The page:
For GMO opponents, it’s been a good news/bad news week. The good news: Vermont became the first state to mandate the labeling of foods containing genetically modified ingredients. (More about that in a minute.) The bad news: New York Times food writer Mark Bittman, a darling of the food movement, wrote a column that called on his compadres to stop obsessing about GMOs, particularly the labeling issue, which “plays on irrational fears.”
The battle over GMOs, Bittman said, was not important to the larger goal of sustainable agriculture. What’s more, “the technology [involving genetically modified foods] itself has not been found to be harmful,” he wrote, and its “underlying science could well be useful.” How do you suppose this went over in organic food co-ops across the United States, where GMOs are about as welcome as disposable plastic bags?
Bittman’s column was baffling and disconcerting to leading food warriors. I can understand why they might feel that way. For in previous columns dating back the last few years, Bittman was singing a different tune.
From a 2012 column urging that genetically modified foods be labeled:
G.M.O.’s, to date, have neither become a panacea — far from it — nor created Frankenfoods, though by most estimates the evidence is far more damning than it is supportive.
It wasn’t that long ago that global warming was mostly discussed as (and believed to be) a distant threat– the scope, timing and severity of its impacts considered uncertain. Then in recent years, as climate scientists began studying and asserting linkages between greenhouses gases and severe weather events, the discourse shifted.
We are now at the point where everything from typhoons and mountain climbing tragedies to civil wars and wildfires are seen through the prism of global warming. This is not to discount man-made climate change as a contributing factor to particular extreme weather events and related disasters; I’m just making an observation about the one dimensional lens increasingly used by many to view the world at large. By suggesting this, am I off-message, unhelpful, contrarian?
Regardless, no one can dispute the new discourse of climate change as an immediate and urgent concern. This week’s orchestrated roll-out of a new U.S. government report on climate change officially cements the “new normal,” a phrase used to characterize everything happening now in the context of climate change.
— SEJ.ORG (@sejorg) May 7, 2014
NBC had perhaps the darkest take on this new era. Read More
From The Economist’s Demography and Development blog, several months ago:
FACTS can be stubborn – and irritating. It is satisfying—perhaps even gratifying—to accept the idea that genetically modified crops are causing thousands of Indian farmers to commit suicide (as this article claims). The notion seems plausible: farmers take out higher debts on the promise that GM seeds will be a bonanza and then lose everything when the harvest fails. There is genuine distress: farmers are indeed killing themselves. Their cause has been adopted by high-profile campaigners such as Britain’s Prince Charles and India’s Vandana Shiva, who blames the spate of deaths on Monsanto, an American biotech firm.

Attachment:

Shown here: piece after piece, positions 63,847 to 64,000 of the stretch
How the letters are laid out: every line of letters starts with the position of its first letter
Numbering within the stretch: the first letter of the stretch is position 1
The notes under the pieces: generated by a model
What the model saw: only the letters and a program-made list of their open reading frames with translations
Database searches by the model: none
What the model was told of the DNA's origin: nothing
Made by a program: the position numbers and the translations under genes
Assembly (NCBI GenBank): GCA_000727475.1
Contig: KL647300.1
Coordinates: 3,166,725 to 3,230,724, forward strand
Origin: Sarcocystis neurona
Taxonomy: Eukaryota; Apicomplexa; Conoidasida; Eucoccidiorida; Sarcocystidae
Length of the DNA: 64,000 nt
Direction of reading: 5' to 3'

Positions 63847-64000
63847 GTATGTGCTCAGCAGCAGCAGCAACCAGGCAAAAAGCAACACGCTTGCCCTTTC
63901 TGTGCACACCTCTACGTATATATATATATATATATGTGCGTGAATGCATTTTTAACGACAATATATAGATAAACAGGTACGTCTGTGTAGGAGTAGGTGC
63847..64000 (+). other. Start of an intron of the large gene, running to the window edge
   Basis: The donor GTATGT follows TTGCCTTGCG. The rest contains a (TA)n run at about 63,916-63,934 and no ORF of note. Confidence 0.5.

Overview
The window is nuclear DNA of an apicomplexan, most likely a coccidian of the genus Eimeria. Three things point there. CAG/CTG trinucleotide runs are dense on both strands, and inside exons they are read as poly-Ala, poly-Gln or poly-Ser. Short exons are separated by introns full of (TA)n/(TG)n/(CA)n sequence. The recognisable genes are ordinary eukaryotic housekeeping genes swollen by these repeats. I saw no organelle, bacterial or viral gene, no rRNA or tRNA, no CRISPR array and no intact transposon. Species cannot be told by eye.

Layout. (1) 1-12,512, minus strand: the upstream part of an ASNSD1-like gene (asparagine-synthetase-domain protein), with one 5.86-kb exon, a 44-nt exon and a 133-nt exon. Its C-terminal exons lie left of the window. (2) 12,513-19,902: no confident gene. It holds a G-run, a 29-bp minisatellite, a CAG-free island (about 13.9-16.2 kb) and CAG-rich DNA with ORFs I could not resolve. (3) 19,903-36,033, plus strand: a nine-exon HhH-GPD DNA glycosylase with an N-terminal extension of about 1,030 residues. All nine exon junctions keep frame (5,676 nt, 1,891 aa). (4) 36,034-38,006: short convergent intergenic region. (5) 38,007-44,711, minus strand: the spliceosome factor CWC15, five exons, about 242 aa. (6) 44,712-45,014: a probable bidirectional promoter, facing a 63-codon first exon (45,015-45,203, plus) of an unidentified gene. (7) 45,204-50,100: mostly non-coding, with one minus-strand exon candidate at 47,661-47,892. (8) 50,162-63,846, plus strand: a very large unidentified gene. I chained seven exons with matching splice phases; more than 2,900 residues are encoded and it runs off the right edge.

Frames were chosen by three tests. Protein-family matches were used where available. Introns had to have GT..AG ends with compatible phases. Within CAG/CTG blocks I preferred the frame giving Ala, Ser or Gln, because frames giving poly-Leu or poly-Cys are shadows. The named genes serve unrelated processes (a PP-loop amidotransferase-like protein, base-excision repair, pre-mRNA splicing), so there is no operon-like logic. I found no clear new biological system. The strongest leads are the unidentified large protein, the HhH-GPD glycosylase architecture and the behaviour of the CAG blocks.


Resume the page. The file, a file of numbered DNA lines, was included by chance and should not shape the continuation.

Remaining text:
Shiva, a prominent environmentalist, has spread this false narrative in the media for years. To understand how she’s done it, and who has enabled her, read my recent feature in Issues in Science and Technology. Read More
This is notable:
The dangers of nuclear power are real, but the accidents that have occurred, even Chernobyl, do not compare to the damage to the earth being inflicted by the burning of fossil fuels — coal, gas and oil.
That’s from an editorial in today’s New York Times, which will make for uncomfortable reading for environmental organizations still very much opposed to nuclear power. One of those is the Riverkeeper, a respected New York based group that keeps watch over the Hudson River. One of their big campaigns is to close Indian Point, a 40-year old nuclear power plant that sits on the Hudson shoreline, about 30 miles from Manhattan. Indian point supplies approximately 25 percent of the electricity used in New York City and surrounding suburbs.
Can all that juice be replaced by renewable energy and efficiency gains, as the Riverkeeper and others contend? Highly debatable, but that doesn’t mean you still can’t close Indian Point. New York’s governor Andrew Cuomo said in 2011:
There is no doubt that we need replacement power if we are to close Indian Point. There is also no doubt that we can find it.
Sure, if you throw in natural gas as part of the energy replacement equation. Ah, but that would involve fracking, which is not happening in New York anytime soon. Of course, this doesn’t mean New Yorkers can’t still benefit from cheap fracked natural gas piped in from other states.
Some media outlets have picked up on a new study published in the journal Environmental Science and Technology. (More on that coverage in a minute.) Here’s the headline from the Oregon State University press release:
Study finds only trace levels of radiation from Fukushima in albacore
The scientists seemed to make sure their results were put in proper context. From the second graph: